Who? Muriel Spark (nee Camberg), Scottish writer, novelist and poet
When? 1 February 1918
Why should I read her work? Spark’s novels are unmistakable, marked by her wry, subversive amusement at her characters’ foibles and fancies, their prejudices, delusions and illusions. Unsentimental, she lays out their often ridiculous lives in sharp, bold strokes of the pen.
Try: Memento Mori (1959), The Ballad of Peckham Rye (1960), The Prime of Miss Jean Brodie (1961), The Girls of Slender Means (1963)
Interesting fact: Spark worked as a propagandist for the war effort during World War II and was awarded a DBE in 1963 for her services to literature.
Who? Susan Hill, English novelist
When? 5 February 1942
Where? Scarborough, Yorkshire
Why should I read her work? Citing Thomas Hardy as an influence (‘I don’t do jolly. I don’t know why, I just don’t.’), Hill’s characters often struggle with harsh and difficult lives, though her writing is compelling and vivid.
Try: A Change for the Better (1969), I’m the King of the Castle (1970), The Woman in Black (1983), Mrs de Winter (1993)
Interesting fact: Her novel about bullying (I’m the King of the Castle) is widely taught in secondary schools.
Who? Kate Chopin (nee Catherine O’Flaherty), American short story writer and novelist
When? 8 February 1850
Where? St Louis, Missouri
Why should I read her work? Chopin’s most influential work deals with women’s lives and their continuing struggle to create their own identity, set against the oppressive values and expectations of late 19th century Southern society.
Try: Bayou Folk (1894), A Night in Acadie (1897), The Awakening (1899)
Interesting fact: The Awakening, which focuses on a married woman’s attempts to achieve greater personal freedom and a more fulfilling life, was condemned as vulgar and disagreeable on publication but is now considered to be an essential American classic.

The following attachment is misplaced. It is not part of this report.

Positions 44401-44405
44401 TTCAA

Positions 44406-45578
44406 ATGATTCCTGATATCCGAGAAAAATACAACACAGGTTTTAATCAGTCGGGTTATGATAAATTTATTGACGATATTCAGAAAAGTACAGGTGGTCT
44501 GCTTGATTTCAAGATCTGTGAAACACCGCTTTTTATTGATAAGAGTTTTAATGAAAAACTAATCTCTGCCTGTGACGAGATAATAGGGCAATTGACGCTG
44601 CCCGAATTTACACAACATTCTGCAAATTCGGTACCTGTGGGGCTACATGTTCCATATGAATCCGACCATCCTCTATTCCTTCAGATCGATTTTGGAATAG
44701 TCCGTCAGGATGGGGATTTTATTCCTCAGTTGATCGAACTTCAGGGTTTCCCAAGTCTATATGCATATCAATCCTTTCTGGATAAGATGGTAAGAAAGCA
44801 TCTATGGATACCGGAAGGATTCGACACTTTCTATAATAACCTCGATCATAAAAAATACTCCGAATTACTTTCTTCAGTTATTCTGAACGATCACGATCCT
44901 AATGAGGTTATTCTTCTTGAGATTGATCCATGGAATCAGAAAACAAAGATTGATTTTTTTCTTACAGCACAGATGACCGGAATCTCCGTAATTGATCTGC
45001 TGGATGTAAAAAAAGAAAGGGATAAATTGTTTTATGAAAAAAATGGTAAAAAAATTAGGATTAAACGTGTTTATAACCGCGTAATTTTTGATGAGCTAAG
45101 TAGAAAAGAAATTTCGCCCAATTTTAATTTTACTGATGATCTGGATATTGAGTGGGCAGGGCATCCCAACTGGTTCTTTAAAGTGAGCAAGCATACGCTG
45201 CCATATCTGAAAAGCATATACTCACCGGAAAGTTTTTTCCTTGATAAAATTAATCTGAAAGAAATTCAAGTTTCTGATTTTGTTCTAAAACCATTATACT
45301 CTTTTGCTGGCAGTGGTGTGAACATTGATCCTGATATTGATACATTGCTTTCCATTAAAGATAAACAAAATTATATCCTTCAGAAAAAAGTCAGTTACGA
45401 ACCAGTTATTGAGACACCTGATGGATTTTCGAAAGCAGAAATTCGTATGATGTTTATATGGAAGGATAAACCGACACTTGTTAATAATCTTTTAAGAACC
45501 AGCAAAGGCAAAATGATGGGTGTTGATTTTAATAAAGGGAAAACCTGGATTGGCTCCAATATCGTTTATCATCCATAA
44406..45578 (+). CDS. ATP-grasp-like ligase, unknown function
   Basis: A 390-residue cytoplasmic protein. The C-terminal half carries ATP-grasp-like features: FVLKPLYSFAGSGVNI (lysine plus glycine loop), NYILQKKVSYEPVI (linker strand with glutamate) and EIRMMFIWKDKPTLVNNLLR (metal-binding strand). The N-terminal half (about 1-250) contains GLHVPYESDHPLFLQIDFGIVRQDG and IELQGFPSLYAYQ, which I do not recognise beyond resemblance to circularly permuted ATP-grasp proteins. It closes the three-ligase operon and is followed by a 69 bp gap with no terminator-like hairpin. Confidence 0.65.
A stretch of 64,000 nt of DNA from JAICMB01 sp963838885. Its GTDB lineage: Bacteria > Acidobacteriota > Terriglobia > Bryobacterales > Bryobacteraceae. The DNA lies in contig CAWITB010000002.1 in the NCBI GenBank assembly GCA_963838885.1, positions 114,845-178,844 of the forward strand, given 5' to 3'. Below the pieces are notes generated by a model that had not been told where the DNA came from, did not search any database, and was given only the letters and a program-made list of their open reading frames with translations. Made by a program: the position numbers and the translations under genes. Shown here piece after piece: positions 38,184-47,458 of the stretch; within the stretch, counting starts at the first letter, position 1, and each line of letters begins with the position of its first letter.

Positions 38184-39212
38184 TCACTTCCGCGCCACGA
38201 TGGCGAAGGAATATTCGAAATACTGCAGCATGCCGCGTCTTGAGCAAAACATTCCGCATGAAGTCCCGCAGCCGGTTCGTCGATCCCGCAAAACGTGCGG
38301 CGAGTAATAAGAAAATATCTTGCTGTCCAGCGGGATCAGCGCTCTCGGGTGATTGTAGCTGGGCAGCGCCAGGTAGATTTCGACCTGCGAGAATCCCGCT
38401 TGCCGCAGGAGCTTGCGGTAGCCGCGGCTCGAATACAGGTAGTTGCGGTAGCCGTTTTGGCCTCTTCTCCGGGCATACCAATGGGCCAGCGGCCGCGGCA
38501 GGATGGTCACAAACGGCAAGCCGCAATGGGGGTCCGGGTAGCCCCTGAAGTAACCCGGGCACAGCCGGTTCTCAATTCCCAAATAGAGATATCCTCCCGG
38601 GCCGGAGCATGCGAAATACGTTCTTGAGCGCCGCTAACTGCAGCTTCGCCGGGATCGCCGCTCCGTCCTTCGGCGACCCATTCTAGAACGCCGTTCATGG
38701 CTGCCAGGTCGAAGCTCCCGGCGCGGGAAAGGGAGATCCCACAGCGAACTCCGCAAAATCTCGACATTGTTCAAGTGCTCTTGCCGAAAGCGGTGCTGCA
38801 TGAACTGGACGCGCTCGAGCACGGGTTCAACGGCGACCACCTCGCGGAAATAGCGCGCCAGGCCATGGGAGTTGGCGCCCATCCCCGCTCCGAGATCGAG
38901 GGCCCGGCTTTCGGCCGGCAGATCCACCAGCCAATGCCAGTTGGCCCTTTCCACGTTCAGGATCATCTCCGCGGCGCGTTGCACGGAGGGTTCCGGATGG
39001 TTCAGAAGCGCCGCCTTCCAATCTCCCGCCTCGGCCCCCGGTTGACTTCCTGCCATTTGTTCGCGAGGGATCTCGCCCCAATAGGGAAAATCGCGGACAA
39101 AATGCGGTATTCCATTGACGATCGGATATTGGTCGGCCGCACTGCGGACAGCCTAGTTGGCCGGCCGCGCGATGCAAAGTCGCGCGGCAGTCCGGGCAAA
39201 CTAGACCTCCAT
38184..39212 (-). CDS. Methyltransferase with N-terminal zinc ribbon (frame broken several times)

Who? Howard Spring, Welsh author and journalist
When? 10 February 1889
Why should I read his work? Spring was forced to leave school at the age of twelve but was determined to make his life a success, attending evening classes and forging a successful career as a journalist. His wide understanding of human nature, of provincial life and personal ambition informs his best novels.
Try: My Son, My Son! (1938), Fame is the Spur (1940), A Sunset Touch (1953)
Interesting fact: Fame is the Spur is the story of an English politician who abandons his radical views for more conservative values as he rises to prominence; it is believed to be loosely based on the career of the Labour politician Ramsay MacDonald.
Who? Jules Verne, French novelist, poet and playwright
When? 8 February 1828
Why should I read his work? Verne’s scrupulously researched novels, known collectively as Voyages extraordinaires, dealing with scientific innovations and technical advancements years before they became reality, have inspired generations of scientists, inventors and explorers.
Try: Journey to the Centre of the Earth (1864), From the Earth to the Moon (1865), 20,000 Leagues Under the Sea (1870), Around the World in Eighty Days (1873)
Interesting fact: Although originally poorly translated and dismissed as a children’s writer in Britain, Verne remains a major literary influence in Europe. He is the second-most translated author in the world, behind Agatha Christie.
Who? [John] Anthony Burgess [Wilson], English writer, critic, linguist, academic, musician
When? 25 February 1917
Why should I read his work? A polymath, Burgess was one of the most respected writers in the world and a leading academic. His wide ranging output includes historical, satirical and comic tales though the dystopian A Clockwork Orange remains his best-known novel.
Try: The Right to an Answer (1960), One Hand Clapping (1961), A Clockwork Orange (1962), Earthly Powers (1980)
Interesting fact: A Burgess spoke six languages and invented the slang used in A Clockwork Orange.